3 Retro Consoles that are Unbelievably Tiny

The wonderful world of electronics has yielded us countless products, from radios and televisions to the complex computers and smartphones you have today. Underneath them all, you have the humble printed circuit board (PCB) that houses the essential components necessary for them to operate.

Electronic products undergo initial designs and tons of revisions. One of the later stages is the assembly of the PCB prototype, and this is where you can get a glimpse of what the final product would be. From here on, there could still be some tweaks and changes, but the product will most probably retain a good amount of detail from the prototyping stage.

One sector that relies on that prototyping stage is the video game industry. Right now, video games are one of the biggest forms of entertainment. But throughout the years, the industry has seen some impressive board designs. Some manufacturers even combined a compact form with the punch of a modern console.

Sony PSOne

The first PlayStation came out in 1994, and it proved to be a massive success for Sony. This is a console that was born out of the electronics giant’s failed collaboration with Nintendo. The two companies were supposed to release a CD-ROM drive add-on for the Super Nintendo or Super Famicom in Japan. But Nintendo suddenly changed their tune, which left Sony with an almost complete video game hardware that was about to go to waste. Instead, Sony refined it further and made it a standalone device that would usher in the age of 3D polygonal graphics and CD-based media to video games.

The first iteration had a simple and symmetrical design that is now seen by fans as iconic. Hardware revisions are a normal thing for consoles. The PS1 has seen numerous revisions like the removal of the rarely-used parallel port, and these are done to improve productivity and lower the costs.

The most significant revision happened in the year 2000 when Sony released the PSOne. This is a shrunken-down redesign. It still retains the lines and symmetry of the original but has a more rounded form. Its footprint is only a little larger than the discs it runs. You can chuck it into your bag, and you don’t have to worry about it taking a lot of space. There is an LCD screen peripheral released for it, which enables playing on the go.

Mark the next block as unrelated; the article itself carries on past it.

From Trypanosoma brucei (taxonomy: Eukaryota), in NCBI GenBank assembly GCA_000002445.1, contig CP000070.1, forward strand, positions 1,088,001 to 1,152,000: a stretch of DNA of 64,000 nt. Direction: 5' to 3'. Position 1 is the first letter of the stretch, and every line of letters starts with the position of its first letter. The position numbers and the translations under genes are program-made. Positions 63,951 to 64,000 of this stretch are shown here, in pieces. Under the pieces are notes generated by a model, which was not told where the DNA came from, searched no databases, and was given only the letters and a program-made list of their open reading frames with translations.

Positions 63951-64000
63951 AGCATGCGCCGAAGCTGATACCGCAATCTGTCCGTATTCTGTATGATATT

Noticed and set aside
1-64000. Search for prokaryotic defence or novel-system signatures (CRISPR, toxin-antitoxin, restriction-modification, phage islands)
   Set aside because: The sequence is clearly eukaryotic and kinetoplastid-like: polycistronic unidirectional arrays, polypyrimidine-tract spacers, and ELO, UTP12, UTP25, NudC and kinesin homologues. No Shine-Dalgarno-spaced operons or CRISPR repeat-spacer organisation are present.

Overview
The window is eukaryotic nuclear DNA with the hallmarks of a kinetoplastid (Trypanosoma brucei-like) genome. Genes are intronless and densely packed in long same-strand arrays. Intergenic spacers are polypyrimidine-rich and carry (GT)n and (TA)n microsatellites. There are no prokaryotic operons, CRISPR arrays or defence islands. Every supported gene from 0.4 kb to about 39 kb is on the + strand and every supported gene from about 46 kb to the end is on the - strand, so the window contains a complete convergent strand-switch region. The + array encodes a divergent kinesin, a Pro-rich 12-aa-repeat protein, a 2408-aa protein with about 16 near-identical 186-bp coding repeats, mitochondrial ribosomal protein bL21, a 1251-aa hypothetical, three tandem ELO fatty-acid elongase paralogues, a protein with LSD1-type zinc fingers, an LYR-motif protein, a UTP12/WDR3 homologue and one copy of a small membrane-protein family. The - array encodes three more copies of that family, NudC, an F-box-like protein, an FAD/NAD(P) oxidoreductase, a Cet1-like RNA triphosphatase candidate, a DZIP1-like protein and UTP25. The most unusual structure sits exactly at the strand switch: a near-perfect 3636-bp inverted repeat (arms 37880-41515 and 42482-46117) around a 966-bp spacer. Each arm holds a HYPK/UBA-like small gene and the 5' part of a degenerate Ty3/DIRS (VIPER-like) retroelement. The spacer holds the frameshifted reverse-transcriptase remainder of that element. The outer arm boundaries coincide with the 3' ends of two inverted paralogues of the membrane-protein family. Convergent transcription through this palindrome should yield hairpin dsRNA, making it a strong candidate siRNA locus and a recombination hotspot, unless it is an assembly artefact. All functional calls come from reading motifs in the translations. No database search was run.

Sony PlayStation 2 Slim

In the year 2000, Sony released the PlayStation 2, the successor to the wildly popular PS1. It had a monolithic look, with sharp angles and ridges on its front side. But it also received a major redesign later in its life, which is something that people started to expect later on with the PS3 and PS4.

In 2004, Sony released the redesigned PlayStation 2 and called it the PS2 slim. It is considerably smaller than the launch console. It is almost as big as 2 DVD cases stacked on top of each other. People were amazed at how Sony was able to shrink the PS2 down to this size.

Nintendo GameCube

Video game controller

 

Nintendo had great success with their NES and SNES systems in the US or the Famicom and Super Famicom in Japan. Their next console was the Nintendo 64, which featured the classic Super Mario 64. Even with quality titles, the N64 still lagged behind the PS1.

The Big N’s entry into the competition was the GameCube. It had a very compact design, and it even came with a carrying handle. This is suitable for those who travel a lot and bring their console with them. Its disc drive only accepts 3.14-inch discs, which contributes to how small it is. What is impressive here is the fact that this was a console that many say is more powerful than the PS2.

Consoles may come and go, but you always remember those with great designs. You can always build a hulking console and put everything in it, but there is a certain charm to a tiny console you can lug around and still packs a powerful punch. As they say, big things come in small packages.

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